Holley trial day one??

The trial of former Kent State football player Nate Holley began Monday.

The start of the trial was delayed for three hours due to both sides having problems picking out a full jury. 

The trial started with opening statements from both the prosecution and defense, with the prosecution going first. Eric Finnegan – the lawyer for the prosecution – spent most of his opening statement addressing the jury from his podium. Finnegan argued that in the early morning hours of November 3rd, Nate Holley showed up at the apartment building of his former girlfriend Ceara Tackett. Holley then allegedly threw a water bottle at her window in an attempt to get her attention, which woke up her neighbor. Finnegan said that Tackett eventually made her way downstairs, and was then allegedly held against her will in his car. Holley then allegedly drove Tackett to Chase Park, where he attempted to talk to her again.

Finnegan said that Holley then grabbed Tackett’s keys and phone, as well as physically prevented her from leaving the car. Finnegan also alleges that Holley threw Tackett across the front of the car, where she hit her head on both the driver and passenger side windows. Holley allegedly then took her back to his apartment, where he hit her with an open fist, before then taking her back to her apartment.

James Eskridge – an attorney for the defense – then stepped up the podium to tell what he believes to have happened. Eskridge alleged that Holley and Tackett had been dating on and off for a decent amount of time, and had even considered getting married. Eskridge said that Holley and Tackett had talked earlier on the night of the 2nd, and had both agreed that they would stay in for the night.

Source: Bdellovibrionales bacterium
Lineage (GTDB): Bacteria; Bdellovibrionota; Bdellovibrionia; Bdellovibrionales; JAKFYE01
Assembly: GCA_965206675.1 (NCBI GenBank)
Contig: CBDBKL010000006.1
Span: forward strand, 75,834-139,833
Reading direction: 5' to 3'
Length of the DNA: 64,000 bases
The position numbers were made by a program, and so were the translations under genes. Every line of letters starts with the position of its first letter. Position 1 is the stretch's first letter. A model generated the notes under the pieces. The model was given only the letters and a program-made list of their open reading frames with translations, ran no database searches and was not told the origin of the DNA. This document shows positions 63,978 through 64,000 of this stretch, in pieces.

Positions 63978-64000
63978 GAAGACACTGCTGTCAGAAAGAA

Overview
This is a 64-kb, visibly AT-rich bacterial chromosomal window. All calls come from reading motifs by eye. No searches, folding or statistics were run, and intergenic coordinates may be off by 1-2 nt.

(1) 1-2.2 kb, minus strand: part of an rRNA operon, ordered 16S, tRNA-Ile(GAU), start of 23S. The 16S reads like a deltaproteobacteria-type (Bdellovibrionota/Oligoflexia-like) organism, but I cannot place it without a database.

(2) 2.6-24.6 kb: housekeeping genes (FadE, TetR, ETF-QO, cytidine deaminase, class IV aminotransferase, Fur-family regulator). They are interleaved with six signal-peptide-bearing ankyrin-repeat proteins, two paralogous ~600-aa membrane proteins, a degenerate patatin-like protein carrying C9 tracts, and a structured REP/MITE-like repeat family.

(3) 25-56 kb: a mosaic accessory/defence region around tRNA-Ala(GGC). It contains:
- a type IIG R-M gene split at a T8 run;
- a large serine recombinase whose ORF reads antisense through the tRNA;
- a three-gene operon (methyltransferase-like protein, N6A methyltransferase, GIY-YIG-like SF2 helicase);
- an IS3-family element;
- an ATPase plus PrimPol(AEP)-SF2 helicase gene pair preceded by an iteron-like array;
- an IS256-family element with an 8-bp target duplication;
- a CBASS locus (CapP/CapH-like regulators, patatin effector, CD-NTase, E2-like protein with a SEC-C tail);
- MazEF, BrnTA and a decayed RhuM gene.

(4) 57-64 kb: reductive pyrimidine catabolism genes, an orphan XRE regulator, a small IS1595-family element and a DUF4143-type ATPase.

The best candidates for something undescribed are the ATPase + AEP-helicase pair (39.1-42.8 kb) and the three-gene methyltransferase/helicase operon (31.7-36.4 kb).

However, Holley allegedly saw on social media that Tackett was out at the bars, which made Holley want to end their relationship. Holley then allegedly drove to Tackett’s apartment, where they got in his car to talk about their relationship. Eskridge said that Tackett took this news badly, so badly that she tried to yank the steering wheel and smash the gas pedal.

Eskridge also said that two girls saw Holley and Tackett at Holley’s apartment, and they describe their behavior as “flirting.” Eskridge then brought up what he called the “social media” side of the case, where he said that Tackett reached out to Holley after he was arrested, stating that she was “sorry for hurting him with her lies” and sending him messages that Eskridge called “explicit” in their nature. 

Finnegan followed this up by calling his first witness to the stand, Spencer Duvall, who is Tackett’s neighbor and co-worker. Duvall alleged that Holley showed up at their apartment complex between 1 and 2 AM on November 3rd, and was throwing a water bottle at Tackett’s window that woke her up. Duvall then called Tackett to let her know that Holley was there, a conversation that lasted a minute. Duvall then said that she invited Tackett over to her apartment, an offer that she turned down. Duvall also that she saw Holley “circling the building” in his car, and said that Holley saw Tackett on her phone and asked “is that another guy,” to which Duvall replied “no, it’s me.”

Holley’s other attorney, George Keith, cross-examined Duvall, asking her if she saw Holley physically drive around the whole building, or if it was plausible for him to have left and came back, something that Duvall said could be plausible. Keith also asked Duvall if she had seen Holley upstairs in the building, to which she said she hadn’t.

Tackett – who is the alleged victim in the case – is expected the be the first witness on the stand tomorrow.